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Ruminant Nutrition and Forage Utilization
Asian-Australasian Journal of Animal Sciences 2011;24(1): 56-64.
DOI: https://doi.org/10.5713/ajas.2011.90369    Published online December 21, 2010.
Effects of Exogenous Enzymes on Ruminal Fermentation and Degradability of Alfalfa Hay and Rice Straw
H. E. Yang, Y. S. Son, K. A. Beauchemin
This study was conducted to evaluate the use of exogenous enzymes as a potential means of improving the ruminal digestion (i.e., degradability) of alfalfa hay and rice straw. Twenty six enzyme-additives were examined in terms of protein concentration and enzymic activities on model substrates. The exogenous enzymes contained ranges of endoglucanase, xylanase, -glucanase, -amylase, and protease activities. Six of the enzyme additives were chosen for further investigation. The enzyme additives and a control without enzyme were applied to mature quality alfalfa hay substrate and subsequently incubated in rumen batch cultures. Five of the enzyme additives (CE2, CE13, CE14, CE19, and CE24) increased total gas production (GP) at 48 h of incubation compared to the control (p<0.05). The two additives (CE14 and CE24) having the greatest positive effects on alfalfa hay dry matter, neutral detergent fibre (NDF) and acid detergent fibre (ADF) degradability were further characterized for their ability to enhance degradation of low quality forages. The treatments CE14, CE24, a 50:50 combination of CE14 and CE24 (CE14+24), and control (no enzyme) were applied to mature alfalfa hay and rice straw. For alfalfa hay, application of the two enzyme additives, alone and in combination, increased GP compared to the control at 48 h fermentation (p<0.05), whereas only CE14 and CE14+24 treatments improved GP from rice straw (p<0.05). Rumen fluid volatile fatty acid concentrations throughout the incubation of rice straw were analyzed. Acetate concentration was slightly lower (p<0.05) for CE14CE24 compared to the control, although individually, CE14 and CE24 acetate concentrations were not different from the control. Increases (p<0.05) in alfalfa hay NDF degradability measured at 12 and 48 h of incubation occurred only for CE14 (at 12 h) and for CE14+24 (at 12 and 48 h). Similarly, ADF degradability increased (p<0.05) with CE14 and CE14+24. As for rice straw, increased DM degradability was observed at 12 and 48 h of incubation for all enzyme treatments with an exception for CE14 at 12 h. The degradability of NDF was improved by all the enzyme treatments at either incubation time, while ADF degradability was only enhanced at 48 h. Overall, the enzymes led to enhanced digestion of mature alfalfa and there was evidence of improved digestibility of rice straw, an even lower quality forage.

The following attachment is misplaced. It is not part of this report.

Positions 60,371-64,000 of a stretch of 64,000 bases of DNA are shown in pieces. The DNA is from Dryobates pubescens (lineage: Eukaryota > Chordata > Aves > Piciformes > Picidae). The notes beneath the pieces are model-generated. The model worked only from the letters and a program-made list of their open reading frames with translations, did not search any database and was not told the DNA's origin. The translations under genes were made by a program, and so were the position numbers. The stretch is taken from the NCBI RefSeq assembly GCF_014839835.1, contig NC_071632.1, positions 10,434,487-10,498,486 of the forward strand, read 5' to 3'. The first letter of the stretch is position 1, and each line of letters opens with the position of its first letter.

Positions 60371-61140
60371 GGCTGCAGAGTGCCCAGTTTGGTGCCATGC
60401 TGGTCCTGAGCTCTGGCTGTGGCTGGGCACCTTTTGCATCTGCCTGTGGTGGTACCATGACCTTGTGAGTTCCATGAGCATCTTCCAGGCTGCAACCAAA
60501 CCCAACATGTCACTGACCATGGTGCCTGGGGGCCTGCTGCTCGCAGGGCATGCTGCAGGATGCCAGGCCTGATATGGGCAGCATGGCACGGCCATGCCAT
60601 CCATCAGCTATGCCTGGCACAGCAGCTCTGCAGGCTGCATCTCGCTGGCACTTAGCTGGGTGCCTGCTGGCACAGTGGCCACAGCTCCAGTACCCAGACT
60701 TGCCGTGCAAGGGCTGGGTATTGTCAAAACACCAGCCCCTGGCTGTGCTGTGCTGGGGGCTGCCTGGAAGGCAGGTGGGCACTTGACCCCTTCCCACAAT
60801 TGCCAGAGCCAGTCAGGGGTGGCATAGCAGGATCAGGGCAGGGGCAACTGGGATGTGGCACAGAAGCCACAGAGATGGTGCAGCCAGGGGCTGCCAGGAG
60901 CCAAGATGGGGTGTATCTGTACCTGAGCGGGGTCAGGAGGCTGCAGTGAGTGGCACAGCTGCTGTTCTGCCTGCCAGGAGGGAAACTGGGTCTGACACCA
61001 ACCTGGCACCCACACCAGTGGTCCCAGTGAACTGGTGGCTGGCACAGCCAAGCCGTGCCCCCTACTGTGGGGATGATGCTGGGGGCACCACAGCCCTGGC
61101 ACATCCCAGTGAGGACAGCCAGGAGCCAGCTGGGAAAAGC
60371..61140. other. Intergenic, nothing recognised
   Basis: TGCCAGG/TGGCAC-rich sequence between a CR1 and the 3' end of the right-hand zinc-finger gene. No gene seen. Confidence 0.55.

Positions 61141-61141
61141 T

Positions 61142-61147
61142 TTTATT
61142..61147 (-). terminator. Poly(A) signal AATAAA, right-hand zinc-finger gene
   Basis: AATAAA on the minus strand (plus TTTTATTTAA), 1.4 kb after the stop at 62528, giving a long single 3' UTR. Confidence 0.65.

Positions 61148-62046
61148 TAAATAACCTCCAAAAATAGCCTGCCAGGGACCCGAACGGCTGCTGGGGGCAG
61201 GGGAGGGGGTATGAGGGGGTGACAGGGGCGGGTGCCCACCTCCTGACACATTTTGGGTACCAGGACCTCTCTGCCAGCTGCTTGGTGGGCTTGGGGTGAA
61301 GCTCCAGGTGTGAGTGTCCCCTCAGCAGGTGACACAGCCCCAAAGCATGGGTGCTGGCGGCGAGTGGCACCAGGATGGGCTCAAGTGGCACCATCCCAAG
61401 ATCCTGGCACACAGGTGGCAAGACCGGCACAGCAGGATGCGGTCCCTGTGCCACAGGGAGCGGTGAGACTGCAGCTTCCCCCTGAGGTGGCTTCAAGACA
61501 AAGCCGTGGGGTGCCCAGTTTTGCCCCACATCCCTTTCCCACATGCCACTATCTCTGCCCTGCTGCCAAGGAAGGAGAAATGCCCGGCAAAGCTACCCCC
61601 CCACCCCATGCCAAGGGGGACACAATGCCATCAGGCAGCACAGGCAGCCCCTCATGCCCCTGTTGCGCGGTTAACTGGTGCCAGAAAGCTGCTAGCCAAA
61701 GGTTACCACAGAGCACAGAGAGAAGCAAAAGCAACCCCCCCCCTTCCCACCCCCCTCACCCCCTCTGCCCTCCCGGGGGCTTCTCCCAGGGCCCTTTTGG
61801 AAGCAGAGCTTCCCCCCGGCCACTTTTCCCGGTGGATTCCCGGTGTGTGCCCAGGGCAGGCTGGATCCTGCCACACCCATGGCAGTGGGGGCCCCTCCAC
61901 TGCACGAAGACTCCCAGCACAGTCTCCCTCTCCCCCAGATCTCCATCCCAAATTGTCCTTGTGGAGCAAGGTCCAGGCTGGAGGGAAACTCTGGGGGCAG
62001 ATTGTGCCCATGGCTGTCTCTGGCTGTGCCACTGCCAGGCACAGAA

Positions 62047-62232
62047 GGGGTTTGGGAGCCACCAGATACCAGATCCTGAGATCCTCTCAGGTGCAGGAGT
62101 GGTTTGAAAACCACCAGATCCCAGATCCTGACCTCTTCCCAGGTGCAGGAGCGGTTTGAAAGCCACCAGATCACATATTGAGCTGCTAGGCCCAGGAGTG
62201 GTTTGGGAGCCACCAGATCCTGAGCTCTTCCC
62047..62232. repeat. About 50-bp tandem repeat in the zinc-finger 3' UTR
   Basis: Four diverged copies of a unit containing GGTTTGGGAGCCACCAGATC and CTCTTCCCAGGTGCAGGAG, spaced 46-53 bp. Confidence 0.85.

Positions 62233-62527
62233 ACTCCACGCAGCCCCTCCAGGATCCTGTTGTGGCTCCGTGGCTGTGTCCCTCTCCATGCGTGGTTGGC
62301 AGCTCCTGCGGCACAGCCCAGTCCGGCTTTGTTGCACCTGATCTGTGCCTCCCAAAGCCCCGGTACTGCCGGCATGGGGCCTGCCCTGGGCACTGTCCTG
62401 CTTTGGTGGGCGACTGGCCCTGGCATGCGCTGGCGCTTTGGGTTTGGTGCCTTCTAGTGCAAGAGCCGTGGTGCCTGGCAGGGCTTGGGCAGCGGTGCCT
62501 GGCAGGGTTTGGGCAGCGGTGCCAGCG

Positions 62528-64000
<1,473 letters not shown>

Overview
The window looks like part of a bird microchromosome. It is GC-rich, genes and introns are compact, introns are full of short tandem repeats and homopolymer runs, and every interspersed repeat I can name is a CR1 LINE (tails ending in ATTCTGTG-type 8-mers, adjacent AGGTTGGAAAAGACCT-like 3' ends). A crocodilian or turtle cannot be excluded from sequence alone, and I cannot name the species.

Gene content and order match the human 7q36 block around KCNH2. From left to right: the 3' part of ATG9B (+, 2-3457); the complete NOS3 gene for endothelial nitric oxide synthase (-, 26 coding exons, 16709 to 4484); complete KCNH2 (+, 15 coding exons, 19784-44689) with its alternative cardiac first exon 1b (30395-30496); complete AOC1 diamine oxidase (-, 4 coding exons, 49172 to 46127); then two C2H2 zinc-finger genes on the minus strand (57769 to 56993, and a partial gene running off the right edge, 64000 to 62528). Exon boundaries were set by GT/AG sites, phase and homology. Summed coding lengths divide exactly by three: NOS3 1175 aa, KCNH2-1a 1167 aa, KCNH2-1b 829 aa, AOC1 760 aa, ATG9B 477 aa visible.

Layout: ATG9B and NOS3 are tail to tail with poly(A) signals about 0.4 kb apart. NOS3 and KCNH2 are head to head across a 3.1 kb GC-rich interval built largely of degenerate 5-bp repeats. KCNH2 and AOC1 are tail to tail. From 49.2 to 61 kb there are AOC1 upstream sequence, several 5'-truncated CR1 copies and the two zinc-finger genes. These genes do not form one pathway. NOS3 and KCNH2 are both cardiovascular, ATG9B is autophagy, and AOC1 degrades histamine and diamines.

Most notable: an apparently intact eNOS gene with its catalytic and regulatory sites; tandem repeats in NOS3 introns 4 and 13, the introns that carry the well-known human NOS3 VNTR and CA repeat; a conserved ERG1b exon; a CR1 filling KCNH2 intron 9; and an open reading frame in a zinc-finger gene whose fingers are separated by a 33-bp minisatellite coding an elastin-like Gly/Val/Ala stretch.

Keywords: Alfalfa; Rice Straw; Ruminal Digestion; Enzyme Additives

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